AMP'D Gear and Monkey Likes Shiny
The next story I want to share with you starts with a woman named Katherine Crawford. She was injured during live fire training with the 101st Airborn and ended up losing her lower leg. Katherine is an avid nature photographer and spends a lot of time outdoors, so she needed a custom prosthetic leg. She needed a dream team that could design and fabricate it.
Well, the dream team is here: Bill Spracher is the lead designer and engineer at AMP'D Gear. Jeff Tiedekin is a master fabricator and hydraulics designer at Monkey Likes Shiny. Their challenge was to design a prosthetic leg that would work in a variety of outdoor conditions, and they had to do the project quickly and cheaply because they were on a 4-week schedule and a tight budget.
- The first step was for Bill to engineer the critical prosthetic ankle.
- Now, Bill and Jeff had never worked together before, and they lived hundreds of miles apart. They decided to use Autodesk 360 as their collaboration tool so that Jeff could keep up with Bill's work as it evolved.
- When Jeff needed to give specific feedback, he could interact with the actual model data which was always available to him. Here's what Bill said about working in Autodesk 360: "It's like Facebook for engineers. The entire team stays instantly updated via email and Autodesk 360 notifications, and everyone can see who's working on what and provide feedback in real-time. This is the way collaboration should be."
- When they needed to get Katherine's input, she could easily connect to the project using the Autodesk 360 Mobile App on her iPad, and the cool thing is, nobody had to take time to prepare this model for her; it was automatically there.
- Now that the design was done, they had to get it machined, and this is where CAM 360 came in. CAM 360 is our newest CAM tool, and the world's first and only cloud-based CAM platform, with a much more streamlined workflow than traditional CAM packages. At one point Jeff realized that the team had designed a part that couldn't be machined. So he changed the design, quickly updated the CAM, and he was back to machining in minutes. I love that the machinist was able to not only bring a really clever solution to the design, but that the change didn't completely derail the project.
The project ended up being a great success, and thanks to her custom-engineered leg, Katherine is back to enjoying the outdoors again.
Denver International Airport
Now we turn to a really complex project that shows us the power of going outside our current toolset. Denver International Airport is the 5th busiest airport in the US and the biggest source of revenue for the state of Colorado. Right now they're working on a $544 million hotel and transit center that is part of a $1.5 Billion master plan. This is a huge and complex project that includes:
- a big hotel,
- a rail station, and
- over a million cubic feet of earthwork excavation.
To handle all of this complexity, the Denver Airport team has been using BIM for the past 2 years to develop, share, and coordinate data for the project. Generally speaking, things were going well: construction was proceeding according to plan, and they were meeting their timelines and hitting their goals. That's why I'm especially excited to tell you about how this team went outside their existing toolset to see how they could do even better. Here's what they did:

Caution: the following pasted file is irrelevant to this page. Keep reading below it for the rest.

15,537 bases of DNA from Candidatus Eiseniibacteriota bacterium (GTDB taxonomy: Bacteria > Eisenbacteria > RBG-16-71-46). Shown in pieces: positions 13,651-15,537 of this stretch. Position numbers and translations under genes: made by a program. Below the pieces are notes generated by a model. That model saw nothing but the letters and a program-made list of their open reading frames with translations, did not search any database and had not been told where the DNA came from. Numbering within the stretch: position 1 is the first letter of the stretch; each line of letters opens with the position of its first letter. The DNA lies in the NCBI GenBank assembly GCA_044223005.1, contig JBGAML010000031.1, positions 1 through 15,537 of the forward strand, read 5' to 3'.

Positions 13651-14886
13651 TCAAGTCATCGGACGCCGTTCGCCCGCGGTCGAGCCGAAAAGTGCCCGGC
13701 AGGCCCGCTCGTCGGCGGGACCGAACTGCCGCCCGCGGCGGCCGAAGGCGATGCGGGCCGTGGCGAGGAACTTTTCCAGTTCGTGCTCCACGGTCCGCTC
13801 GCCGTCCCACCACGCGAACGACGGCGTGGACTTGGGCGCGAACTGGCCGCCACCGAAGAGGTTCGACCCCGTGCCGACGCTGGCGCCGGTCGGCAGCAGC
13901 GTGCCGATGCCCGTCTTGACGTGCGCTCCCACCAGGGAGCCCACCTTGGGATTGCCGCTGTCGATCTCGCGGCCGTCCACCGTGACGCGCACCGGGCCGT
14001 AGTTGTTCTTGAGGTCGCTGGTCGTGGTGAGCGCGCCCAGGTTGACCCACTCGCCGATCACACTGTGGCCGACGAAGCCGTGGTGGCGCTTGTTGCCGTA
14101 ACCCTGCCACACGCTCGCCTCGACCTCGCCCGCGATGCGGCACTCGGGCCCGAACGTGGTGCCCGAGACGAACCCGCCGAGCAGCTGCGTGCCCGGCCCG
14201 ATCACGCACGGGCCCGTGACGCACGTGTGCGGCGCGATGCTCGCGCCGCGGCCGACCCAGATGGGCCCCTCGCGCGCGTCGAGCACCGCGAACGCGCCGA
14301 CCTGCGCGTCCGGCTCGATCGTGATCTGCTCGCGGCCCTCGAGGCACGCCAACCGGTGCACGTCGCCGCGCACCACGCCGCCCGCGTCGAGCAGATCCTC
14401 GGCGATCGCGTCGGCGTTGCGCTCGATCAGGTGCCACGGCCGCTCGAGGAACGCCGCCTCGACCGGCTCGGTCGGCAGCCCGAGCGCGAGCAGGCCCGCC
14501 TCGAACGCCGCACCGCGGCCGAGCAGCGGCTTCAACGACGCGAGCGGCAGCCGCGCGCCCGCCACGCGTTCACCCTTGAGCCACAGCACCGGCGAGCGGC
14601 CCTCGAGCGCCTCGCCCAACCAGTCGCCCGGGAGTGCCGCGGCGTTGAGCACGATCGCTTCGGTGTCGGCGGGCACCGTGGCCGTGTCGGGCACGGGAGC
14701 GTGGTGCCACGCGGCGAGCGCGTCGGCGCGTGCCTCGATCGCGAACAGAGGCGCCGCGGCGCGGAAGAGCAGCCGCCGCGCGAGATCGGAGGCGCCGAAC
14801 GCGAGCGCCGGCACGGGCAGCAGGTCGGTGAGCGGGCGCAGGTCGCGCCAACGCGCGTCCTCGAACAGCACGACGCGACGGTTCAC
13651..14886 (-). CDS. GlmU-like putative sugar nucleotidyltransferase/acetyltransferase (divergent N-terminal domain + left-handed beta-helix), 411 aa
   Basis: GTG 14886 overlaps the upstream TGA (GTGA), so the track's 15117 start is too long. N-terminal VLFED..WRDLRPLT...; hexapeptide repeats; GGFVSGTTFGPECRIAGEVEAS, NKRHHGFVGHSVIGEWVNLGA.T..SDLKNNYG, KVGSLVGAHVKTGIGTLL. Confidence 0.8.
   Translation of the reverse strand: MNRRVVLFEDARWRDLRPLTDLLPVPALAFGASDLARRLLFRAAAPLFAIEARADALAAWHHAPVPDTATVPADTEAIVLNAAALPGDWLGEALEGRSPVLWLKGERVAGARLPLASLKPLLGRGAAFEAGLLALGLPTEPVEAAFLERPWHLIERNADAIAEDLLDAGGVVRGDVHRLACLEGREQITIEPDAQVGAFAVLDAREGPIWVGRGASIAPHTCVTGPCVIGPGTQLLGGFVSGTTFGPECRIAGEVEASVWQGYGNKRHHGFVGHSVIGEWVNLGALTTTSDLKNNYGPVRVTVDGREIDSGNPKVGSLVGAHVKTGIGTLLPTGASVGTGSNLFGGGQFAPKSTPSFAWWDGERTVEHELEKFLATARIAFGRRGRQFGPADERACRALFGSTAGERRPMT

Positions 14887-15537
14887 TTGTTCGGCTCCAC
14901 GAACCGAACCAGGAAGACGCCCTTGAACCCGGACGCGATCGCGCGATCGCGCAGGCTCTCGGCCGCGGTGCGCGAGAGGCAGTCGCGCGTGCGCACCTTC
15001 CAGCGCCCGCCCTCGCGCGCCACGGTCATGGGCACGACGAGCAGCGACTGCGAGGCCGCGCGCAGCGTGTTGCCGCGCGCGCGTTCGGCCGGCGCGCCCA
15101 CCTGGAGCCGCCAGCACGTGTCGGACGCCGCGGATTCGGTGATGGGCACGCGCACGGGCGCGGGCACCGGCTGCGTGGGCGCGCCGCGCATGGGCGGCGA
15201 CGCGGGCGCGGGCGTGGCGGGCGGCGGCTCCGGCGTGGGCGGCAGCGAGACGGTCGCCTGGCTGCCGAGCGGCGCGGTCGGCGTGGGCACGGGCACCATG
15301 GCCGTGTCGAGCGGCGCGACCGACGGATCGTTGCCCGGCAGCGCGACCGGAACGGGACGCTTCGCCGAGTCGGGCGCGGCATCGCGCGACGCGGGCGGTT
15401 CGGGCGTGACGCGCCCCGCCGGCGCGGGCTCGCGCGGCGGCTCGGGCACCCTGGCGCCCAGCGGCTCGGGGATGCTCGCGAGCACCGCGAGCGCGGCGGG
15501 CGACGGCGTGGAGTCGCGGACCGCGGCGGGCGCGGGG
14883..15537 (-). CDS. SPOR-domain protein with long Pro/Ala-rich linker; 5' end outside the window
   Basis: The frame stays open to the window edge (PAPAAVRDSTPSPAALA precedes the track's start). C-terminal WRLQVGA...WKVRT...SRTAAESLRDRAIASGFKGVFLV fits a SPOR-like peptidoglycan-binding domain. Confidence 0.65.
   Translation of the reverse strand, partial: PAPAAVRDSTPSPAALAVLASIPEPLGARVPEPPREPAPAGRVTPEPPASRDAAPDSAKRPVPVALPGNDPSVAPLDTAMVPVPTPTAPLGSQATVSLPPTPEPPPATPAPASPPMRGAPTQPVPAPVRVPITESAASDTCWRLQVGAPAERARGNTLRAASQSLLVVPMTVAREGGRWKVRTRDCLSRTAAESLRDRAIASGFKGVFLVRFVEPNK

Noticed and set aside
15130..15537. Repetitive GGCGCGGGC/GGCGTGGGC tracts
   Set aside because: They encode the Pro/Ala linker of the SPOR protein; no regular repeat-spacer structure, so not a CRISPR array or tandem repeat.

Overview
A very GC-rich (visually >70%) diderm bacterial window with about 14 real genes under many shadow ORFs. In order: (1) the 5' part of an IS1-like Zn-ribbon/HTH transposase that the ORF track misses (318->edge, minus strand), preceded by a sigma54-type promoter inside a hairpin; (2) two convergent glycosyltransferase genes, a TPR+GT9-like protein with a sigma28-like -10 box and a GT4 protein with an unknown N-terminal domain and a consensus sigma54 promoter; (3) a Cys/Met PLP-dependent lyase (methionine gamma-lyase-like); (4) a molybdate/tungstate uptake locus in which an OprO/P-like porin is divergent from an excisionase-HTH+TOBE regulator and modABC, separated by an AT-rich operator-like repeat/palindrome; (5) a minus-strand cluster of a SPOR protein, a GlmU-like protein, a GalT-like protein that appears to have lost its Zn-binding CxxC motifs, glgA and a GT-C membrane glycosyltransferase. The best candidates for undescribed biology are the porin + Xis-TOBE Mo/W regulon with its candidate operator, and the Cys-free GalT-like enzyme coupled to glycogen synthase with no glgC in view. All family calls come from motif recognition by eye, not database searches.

- First, they used a new product of ours called BIM 360 Glue. It's a cloud-based collaboration tool that gives you access to project information anytime, anywhere. In the past the team at Denver International had to upload, download, and clash their models in a manual fashion for a group coordination meeting every Friday. But now, using BIM 360 in the cloud, they can clash individual models across disciplines and make their changes without having to put all the files onto a single physical machine. This new workflow is adding up to thousands of hours saved over the course of the project.
- They're also using BIM 360 Field. It's a cloud-based construction management tool that brings field data into the hands of the people who need it most. The contractors are using this tool to solve problems out on the job site, in real time. This makes them more effective because now they can see the relevant information when they're standing right there, looking at the problem. They have a BIM 360 Dashboard that the Superintendent uses to track and measure issues — a process that saves them 2 hours for every issue, and which has saved them more than a thousand person hours so far.
- They're also using another new product — Autodesk InfraWorks — to generate 3D models of infrastructure designs quickly, and in the context of the existing environment. For example, recently they had to evaluate 4 different design options for a new fire station. In the past, they would do this with 2D maps, paper sketches, and lots of back and forth across several meetings over the course of 2 to 3 weeks. But, by using InfraWorks, they were able to review and modify all 4 site designs and pick the best one in just one hour.
- The last cool technology they're using is Autodesk ReCap — a reality capture tool for point cloud and image-based 3D modeling. At the start of the project, the team received about 10,000 CAD drawings, many of which were outdated. So they went straight to the source, to bring the real world into the digital world, using reality capture. The BIM manager on the project recently told us that these ReCap Point Clouds are the only thing that the people on the project can really trust. Plus, this process saved them thousands of hours of boring manual work creating as-builts.
By looking outside of their traditional tools and data sets, the Denver International Airport team is on track to accomplish a major milestone in their 15-year master plan, and they've been working is setting the standard for the rest of the project.